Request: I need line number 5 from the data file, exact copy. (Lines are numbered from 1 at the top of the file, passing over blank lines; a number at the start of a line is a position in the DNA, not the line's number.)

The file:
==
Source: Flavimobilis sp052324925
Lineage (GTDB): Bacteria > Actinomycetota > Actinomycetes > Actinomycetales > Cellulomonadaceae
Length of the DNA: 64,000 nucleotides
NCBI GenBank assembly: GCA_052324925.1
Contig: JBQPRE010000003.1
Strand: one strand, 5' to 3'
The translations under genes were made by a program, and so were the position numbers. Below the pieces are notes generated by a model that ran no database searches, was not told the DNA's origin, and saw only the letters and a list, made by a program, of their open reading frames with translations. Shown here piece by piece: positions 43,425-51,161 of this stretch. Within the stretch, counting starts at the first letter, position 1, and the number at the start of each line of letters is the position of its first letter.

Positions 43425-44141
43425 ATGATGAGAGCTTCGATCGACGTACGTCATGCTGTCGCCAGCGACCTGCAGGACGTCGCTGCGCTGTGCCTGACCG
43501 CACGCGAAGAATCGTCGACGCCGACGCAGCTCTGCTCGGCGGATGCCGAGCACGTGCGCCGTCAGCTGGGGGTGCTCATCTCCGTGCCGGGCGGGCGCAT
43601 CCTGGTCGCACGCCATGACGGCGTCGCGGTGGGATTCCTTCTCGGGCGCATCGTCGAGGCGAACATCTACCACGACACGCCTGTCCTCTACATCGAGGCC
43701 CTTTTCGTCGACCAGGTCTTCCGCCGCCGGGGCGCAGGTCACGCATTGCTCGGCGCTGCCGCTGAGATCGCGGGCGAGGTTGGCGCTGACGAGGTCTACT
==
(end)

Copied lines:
Contig: JBQPRE010000003.1